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Smoking cessation and high-risk drinking increased in lockdown

The percentage of people who reported stopping smoking more than doubled after the Covid-19 lockdown was implemented in March, according to a new study by UCL researchers. The research also found that high-risk drinking increased after lockdown despite the proportion of adults trying to reduce their alcohol intake being twice as high as before lockdown.

The study, published in Addiction, analysed data from the Smoking and Alcohol Toolkit Studies, a series of monthly surveys of adults in England, to see how people’s smoking, drinking and quitting behaviour changed from before the March lockdown to after lockdown was implemented. Data was collected between April 2019 and February 2020 and then in April 2020. 1,717 people participated per month on average before lockdown and 1,674 participated in April 2020.

The results showed that the rate of quit attempts (any serious attempt to stop smoking in the past year) among smokers increased from 29.1% before lockdown to 39.6% in April 2020. Smoking cessation (people reporting to have quit in the past year) more than doubled from 4.1% before lockdown to 8.8% in April 2020. Additionally, smokers were no less likely to use some form of cessation support than before lockdown, with increased uptake of remote support such as quit lines, websites, and apps.

Dr Sarah Jackson (UCL Behavioural Science and Health), lead author, said: “The fact we saw rates of quit attempts and cessation increase after the start of lockdown is encouraging. It may be that the pandemic has made people more concerned about the effects of smoking on their respiratory health. Stopping smoking brings immediate benefits to health, including for people with an existing smoking-related disease. Now is a fantastic opportunity to join the hundreds of thousands of other people quitting in England. Quitting may also have the added benefit of reducing demands on our NHS during these difficult times.”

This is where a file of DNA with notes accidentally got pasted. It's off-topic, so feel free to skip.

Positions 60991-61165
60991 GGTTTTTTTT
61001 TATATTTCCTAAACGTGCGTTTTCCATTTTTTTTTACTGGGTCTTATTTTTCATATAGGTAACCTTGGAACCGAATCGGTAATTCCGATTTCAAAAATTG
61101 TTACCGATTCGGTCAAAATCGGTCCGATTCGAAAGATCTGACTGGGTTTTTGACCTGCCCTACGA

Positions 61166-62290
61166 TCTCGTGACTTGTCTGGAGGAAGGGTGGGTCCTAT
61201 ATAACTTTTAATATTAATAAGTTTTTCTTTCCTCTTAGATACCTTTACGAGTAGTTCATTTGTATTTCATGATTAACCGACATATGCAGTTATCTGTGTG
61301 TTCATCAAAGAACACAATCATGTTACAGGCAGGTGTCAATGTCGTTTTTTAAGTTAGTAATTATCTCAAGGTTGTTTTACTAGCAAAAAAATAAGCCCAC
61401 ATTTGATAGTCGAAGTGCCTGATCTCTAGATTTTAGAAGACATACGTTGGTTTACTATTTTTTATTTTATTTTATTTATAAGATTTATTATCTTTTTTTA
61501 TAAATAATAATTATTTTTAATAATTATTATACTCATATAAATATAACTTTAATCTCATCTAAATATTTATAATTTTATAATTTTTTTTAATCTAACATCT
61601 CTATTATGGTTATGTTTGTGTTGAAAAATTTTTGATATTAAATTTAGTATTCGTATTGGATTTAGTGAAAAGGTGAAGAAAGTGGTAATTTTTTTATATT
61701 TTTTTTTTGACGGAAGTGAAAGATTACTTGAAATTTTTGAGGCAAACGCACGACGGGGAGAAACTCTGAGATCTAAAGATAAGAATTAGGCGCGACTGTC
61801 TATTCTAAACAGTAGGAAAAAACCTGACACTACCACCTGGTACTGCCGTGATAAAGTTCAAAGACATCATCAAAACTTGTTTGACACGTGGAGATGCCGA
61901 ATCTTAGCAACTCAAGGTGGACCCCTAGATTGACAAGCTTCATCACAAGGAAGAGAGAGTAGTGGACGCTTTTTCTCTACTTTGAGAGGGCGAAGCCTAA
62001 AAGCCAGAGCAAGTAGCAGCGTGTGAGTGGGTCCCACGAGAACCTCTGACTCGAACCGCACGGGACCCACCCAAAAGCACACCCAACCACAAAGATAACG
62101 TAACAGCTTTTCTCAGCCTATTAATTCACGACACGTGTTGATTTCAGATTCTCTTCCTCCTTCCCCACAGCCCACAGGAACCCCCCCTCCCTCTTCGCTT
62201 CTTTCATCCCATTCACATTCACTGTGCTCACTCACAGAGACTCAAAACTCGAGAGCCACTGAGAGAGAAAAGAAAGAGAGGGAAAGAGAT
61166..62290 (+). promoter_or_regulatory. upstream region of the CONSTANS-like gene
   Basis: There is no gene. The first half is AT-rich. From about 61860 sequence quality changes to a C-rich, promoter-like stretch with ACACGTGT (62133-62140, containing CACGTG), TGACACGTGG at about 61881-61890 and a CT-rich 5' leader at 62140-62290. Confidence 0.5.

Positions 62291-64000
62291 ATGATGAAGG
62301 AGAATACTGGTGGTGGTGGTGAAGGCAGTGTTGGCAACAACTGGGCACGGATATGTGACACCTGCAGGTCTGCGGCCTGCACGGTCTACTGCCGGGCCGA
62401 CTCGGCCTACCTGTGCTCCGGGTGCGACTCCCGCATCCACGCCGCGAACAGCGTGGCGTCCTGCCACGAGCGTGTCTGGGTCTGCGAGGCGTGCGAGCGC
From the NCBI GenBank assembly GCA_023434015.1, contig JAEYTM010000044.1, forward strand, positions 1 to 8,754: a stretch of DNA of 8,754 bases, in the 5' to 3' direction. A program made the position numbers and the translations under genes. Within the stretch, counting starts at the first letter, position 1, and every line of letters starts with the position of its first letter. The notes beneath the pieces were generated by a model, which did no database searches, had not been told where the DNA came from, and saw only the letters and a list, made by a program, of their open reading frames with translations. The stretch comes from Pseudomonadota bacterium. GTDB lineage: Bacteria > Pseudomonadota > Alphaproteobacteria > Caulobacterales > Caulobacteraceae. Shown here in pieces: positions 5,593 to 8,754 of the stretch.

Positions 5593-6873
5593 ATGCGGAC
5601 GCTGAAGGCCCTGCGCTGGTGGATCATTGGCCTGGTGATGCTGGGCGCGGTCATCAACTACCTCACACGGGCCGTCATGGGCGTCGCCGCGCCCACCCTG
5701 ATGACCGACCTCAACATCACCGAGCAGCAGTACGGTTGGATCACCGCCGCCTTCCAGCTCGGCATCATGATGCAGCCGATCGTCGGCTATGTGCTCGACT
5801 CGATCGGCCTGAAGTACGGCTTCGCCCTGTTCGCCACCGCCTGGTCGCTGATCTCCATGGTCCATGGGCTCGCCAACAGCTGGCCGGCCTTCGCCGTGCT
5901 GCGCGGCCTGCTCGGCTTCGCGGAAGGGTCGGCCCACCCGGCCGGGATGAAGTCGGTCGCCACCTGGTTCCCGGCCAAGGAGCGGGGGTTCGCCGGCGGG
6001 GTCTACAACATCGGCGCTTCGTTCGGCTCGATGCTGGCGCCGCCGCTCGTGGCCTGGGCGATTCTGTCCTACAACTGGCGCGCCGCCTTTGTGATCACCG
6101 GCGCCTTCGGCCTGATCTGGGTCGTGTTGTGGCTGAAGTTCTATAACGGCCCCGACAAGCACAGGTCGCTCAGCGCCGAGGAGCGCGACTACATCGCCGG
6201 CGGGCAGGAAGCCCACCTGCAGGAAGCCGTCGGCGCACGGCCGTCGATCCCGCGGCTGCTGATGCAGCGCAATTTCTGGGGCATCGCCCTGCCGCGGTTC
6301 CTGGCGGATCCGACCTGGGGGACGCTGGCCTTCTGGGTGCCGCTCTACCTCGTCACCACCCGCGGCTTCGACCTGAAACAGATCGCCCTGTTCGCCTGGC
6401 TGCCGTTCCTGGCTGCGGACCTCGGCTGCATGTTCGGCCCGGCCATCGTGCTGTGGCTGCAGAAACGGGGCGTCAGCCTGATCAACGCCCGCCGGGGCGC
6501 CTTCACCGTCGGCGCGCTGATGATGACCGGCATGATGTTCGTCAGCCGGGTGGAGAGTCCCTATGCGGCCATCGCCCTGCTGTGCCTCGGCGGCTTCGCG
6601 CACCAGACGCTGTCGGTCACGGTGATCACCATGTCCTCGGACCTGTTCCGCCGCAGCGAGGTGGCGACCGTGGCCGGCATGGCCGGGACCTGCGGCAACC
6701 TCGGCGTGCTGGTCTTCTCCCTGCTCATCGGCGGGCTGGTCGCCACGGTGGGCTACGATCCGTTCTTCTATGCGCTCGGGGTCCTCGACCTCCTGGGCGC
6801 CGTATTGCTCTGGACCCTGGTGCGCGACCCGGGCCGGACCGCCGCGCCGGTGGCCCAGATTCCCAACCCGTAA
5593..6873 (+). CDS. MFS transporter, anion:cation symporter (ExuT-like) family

The prevalence of high-risk drinking was significantly higher after lockdown at 38.3% 2020 compared to the average of 25.1% before the lockdown. High-risk drinking was defined as a score of five or more on the AUDIT-C – a screening tool used by the World Health Organisation (WHO). The study also showed use of evidence-based support for alcohol reduction by high-risk drinkers has decreased with no compensatory increase in use of remote support.

Professor Jamie Brown (UCL Behavioural Science and Health) added: “The observed increase in high-risk drinking is a serious cause for concern and requires a public health response. The recent Commission on Alcohol Harm recommended investment in services and measures to reduce affordability. These findings also have a possible implication for the pandemic: excessive alcohol consumption may reduce vigilance around social distancing and adherence to other protective behaviours.”  

The authors note that a limitation of the study is only having one wave of post-lockdown data collected to date, and that this study provides a simple assessment of changes in the prevalence of key indicators of smoking and alcohol use. They hope to be able to provide further analysis as more data becomes available. Also, there is uncertainty because the survey had to switch from face-to-face to telephone interviews due to the pandemic. However, analyses suggest that it is reasonable to compare data from before and after the lockdown, despite the change in method.

Source: University College London

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